FROM THE SERVANT GENERAL
OUR THEME FOR 2013
TURNING LIVES AROUND
October 9, 2012
Today’s reading: Galatians 1:13-24
As disciples of Jesus we are called to be evangelizers. The work of evangelization then results in more disciples of Jesus. Evangelization is the work of proclaiming the faith, and that faith, when it takes root, will work wonders. We just need to BE.LI.EV.E.
Take the case of Paul.
Meeting Christ turns people around, 180 degrees. It results in radical transformation. An enemy of God becomes His friend. A persecutor becomes a defender. “For you heard of my former way of life in Judaism, how I persecuted the church of God beyond measure and tried to destroy it” (Gal 1:13). Those who destroy now build up. Those who scatter now gather. There is hope for even the greatest sinner, the biggest enemy of the Church, the staunchest promoter of the culture of death.
When we look at someone who is a sinner or far from Christ and his Church, we must see a child of God who is lost, but who is created in God’s image and likeness, whom Jesus died for, whom the Father desires to live forever with Him in heaven. God calls them, but uses us to manifest that call in concrete ways. They would not know it, but their soul yearns for God, taking the very posture of Paul in relation to God, “who from my mother’s womb had set me apart and called me through his grace” (Gal 1:15).
When are they called? Constantly. It is just unfortunate that they are preoccupied with the world and are not attuned to hearing God’s call. But somehow God arranges an opportune moment, often through some calamity or loss or great failure. And God is “pleased to reveal his Son to (them)” (Gal 1:16a). Then they are ripe for the harvest. But workers are needed to bring in the harvest. We must be prepared to seize the moment.
One who meets Christ and starts to live Christ is also one who will share Christ. That is but a natural consequence. When we have experienced the love and beauty of the Lord, we cannot restrain ourselves from proclaiming him to others. God is “pleased to reveal his Son to me, so that I might proclaim him to the Gentiles” (Gal 1:16a-b). It becomes a virtuous cycle. The evangelized becomes the evangelizer. One who has received will be one who will give.
As Christians, we look to God. While we have our bishops and priests, our community elders, our counselors, our brethren in the Lord, our basic relationship is with God, whose work evangelization is, and whose plan we are carrying out. Too many look to humans they admire, and often they may end up disappointed due to the failings of those people–a cleric who commits sexual abuse, a pastor who has extramarital relationships or who steals money, a community elder who veers away or is disobedient to Church authority. Now God does give us good leaders whom we can emulate and follow, but such can never be in lieu of our directly listening to God in prayer and following Him in His commands. “I did not immediately consult flesh and blood, nor did I go up to Jerusalem to those who were apostles before me; rather, I went into Arabia and then returned to Damascus.” (Gal 1:16c-17).
In addition to looking first and foremost to God, as Catholics we look to Peter, the pope. We look to the teachings and traditions of our apostolic Church. We are obedient to her Magisterium. Today there are too many dissidents within the Church. There are too many dissenting voices. Catholics can end up confused. Their consciences may be malformed by a liberal priest. They may even end up supporting such abominations as “reproductive health.” So we must be connected in mind and heart with Peter, and look to Vatican City (Rome) as the center of our Roman Catholic faith. “Then after three years I went up to Jerusalem to confer with Cephas and remained with him for fifteen days.” (Gal 1:18). You may want to consider a pilgrimage to Rome once in your lifetime, and see the pope in his public audience.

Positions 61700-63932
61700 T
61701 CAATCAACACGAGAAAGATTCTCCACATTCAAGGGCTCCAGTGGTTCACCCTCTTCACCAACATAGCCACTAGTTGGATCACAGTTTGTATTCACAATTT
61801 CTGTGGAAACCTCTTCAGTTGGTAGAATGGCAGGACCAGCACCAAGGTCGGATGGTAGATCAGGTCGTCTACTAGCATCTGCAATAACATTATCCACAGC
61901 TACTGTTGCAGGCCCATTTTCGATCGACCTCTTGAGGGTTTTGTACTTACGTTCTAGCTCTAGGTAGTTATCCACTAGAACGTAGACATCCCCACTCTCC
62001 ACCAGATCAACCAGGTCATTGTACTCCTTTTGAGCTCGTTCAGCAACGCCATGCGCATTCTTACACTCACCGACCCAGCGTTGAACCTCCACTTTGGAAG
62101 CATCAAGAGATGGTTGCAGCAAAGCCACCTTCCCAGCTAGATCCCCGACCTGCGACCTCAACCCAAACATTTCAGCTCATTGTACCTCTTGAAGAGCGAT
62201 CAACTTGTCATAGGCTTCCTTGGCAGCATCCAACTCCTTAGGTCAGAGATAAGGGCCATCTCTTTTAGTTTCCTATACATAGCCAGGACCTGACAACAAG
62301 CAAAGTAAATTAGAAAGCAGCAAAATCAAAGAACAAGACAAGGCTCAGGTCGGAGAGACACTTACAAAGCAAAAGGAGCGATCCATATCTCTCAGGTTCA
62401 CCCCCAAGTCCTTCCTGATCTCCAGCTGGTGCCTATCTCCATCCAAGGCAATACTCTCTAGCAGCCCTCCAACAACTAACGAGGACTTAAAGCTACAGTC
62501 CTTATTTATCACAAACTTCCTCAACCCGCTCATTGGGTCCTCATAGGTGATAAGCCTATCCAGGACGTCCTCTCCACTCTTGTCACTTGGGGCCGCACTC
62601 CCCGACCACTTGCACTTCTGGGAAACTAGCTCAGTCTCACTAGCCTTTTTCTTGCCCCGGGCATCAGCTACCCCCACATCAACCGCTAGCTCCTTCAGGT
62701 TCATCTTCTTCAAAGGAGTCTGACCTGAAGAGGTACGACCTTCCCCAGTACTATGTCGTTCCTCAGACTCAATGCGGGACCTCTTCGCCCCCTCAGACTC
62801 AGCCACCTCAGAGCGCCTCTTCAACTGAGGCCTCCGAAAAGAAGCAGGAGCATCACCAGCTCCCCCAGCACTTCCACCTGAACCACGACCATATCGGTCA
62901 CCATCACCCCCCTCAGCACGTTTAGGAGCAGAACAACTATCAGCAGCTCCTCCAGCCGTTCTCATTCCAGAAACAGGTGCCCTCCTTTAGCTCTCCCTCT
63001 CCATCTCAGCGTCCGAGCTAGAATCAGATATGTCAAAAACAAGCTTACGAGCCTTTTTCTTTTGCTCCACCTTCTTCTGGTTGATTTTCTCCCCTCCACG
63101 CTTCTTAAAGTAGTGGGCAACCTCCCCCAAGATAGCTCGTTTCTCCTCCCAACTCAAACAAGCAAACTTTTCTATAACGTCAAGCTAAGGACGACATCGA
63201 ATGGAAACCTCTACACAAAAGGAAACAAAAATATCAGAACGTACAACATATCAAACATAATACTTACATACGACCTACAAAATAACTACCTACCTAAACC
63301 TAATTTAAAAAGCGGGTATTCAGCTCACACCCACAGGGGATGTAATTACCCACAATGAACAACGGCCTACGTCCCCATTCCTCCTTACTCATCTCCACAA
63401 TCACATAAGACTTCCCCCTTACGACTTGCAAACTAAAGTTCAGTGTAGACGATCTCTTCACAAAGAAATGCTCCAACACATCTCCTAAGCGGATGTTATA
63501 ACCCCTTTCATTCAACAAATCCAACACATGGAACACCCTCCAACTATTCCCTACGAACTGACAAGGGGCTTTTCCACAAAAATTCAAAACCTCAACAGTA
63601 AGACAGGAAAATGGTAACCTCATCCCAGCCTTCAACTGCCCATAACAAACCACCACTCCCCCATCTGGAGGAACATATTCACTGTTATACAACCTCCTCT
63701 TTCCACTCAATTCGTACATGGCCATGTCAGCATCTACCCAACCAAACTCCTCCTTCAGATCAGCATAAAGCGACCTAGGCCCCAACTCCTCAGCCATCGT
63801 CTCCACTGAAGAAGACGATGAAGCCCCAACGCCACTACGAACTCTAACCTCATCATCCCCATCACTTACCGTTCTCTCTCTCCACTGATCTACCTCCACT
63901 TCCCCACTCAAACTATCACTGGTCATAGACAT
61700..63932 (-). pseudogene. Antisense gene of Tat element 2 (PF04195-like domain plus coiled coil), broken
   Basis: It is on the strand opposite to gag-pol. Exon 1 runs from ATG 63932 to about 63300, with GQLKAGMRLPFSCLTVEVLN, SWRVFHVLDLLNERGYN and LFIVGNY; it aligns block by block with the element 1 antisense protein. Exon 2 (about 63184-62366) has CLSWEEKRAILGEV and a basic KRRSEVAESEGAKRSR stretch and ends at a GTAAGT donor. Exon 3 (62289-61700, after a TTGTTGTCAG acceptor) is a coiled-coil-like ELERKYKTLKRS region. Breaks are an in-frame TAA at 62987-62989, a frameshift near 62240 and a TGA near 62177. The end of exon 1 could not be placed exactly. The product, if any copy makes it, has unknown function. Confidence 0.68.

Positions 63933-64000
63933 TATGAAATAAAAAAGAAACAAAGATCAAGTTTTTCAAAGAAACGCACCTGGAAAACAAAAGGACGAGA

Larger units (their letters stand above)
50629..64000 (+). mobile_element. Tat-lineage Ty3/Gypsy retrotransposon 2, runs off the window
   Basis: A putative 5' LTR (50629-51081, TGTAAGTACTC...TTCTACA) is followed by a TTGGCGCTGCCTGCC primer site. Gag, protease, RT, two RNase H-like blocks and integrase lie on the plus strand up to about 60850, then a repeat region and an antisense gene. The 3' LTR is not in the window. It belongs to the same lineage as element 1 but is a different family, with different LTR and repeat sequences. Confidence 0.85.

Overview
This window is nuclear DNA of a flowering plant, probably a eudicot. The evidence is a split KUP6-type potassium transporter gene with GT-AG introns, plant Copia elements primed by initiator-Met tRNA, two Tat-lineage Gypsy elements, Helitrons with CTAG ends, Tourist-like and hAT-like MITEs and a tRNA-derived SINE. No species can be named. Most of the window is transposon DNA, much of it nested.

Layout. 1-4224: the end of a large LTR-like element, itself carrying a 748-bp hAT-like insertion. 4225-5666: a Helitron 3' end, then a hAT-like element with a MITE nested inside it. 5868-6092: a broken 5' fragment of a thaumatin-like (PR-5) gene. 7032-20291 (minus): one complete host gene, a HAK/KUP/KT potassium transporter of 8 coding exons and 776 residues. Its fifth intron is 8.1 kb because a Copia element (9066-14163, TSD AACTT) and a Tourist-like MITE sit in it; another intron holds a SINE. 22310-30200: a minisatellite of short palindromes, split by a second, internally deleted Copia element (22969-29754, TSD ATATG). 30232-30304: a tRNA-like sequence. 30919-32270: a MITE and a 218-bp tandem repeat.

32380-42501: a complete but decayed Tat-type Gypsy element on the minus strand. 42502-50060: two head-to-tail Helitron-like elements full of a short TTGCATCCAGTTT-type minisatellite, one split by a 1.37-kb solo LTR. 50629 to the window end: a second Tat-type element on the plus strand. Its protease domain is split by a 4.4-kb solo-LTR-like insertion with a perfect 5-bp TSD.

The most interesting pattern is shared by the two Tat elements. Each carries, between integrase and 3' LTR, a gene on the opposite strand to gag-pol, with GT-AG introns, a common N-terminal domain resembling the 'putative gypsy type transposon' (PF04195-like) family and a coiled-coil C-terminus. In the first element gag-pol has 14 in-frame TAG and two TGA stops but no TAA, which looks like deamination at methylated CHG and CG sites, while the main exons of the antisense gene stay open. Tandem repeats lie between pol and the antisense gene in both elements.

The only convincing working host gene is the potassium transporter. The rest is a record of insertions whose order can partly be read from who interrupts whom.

Having been evangelized, entering into a personal relationship with Jesus, firm in our Catholic faith, we are then prepared to evangelize, to proclaim Jesus and his salvation to the ends of the earth. “Then I went into the regions of Syria and Cilicia.” (Gal 1:21).
Most of us will do our work anonymously. “And I was unknown personally to the churches of Judea that are in Christ” (Gal 1:22). We may never be acclaimed on earth. We may never be thanked even by those we worked to evangelize. But God will know. After all, our response is exactly according to His eternal plan for us. We work for the glory of God and never for our own. Our ultimate reward is in heaven.
Jesus converted Saul directly in a dramatic fashion. Now Jesus uses us to bring about the conversion of others, often in not so dramatic fashion. Still it is the same work.
Would it not be wonderful if the really bad people around got converted because of our effort? Would it not be grand if the neo-pagans who are assaulting the Church are transformed into saints? Could we look to the time when those promoting the culture of death suddenly become agents of the culture of life? With God nothing is impossible. Faith works wonders. Would that in the world, “they only kept hearing that ‘the one who once was persecuting us is now preaching the faith he once tried to destroy.’” (Gal 1:23).
Let us BE.LI.EV.E and go about the work of evangelization. With great zeal and passion. Let us become “even more a zealot for (our) ancient traditions” (Gal 1:14b), the authentic gospel and way of life that has been taught us by Jesus and the holy Roman Catholic Church over two millennia. May people be brought to Christ because of us. May all of us work wonders for the glory of God. “So they glorified God because of me.” (Gal 1:24).
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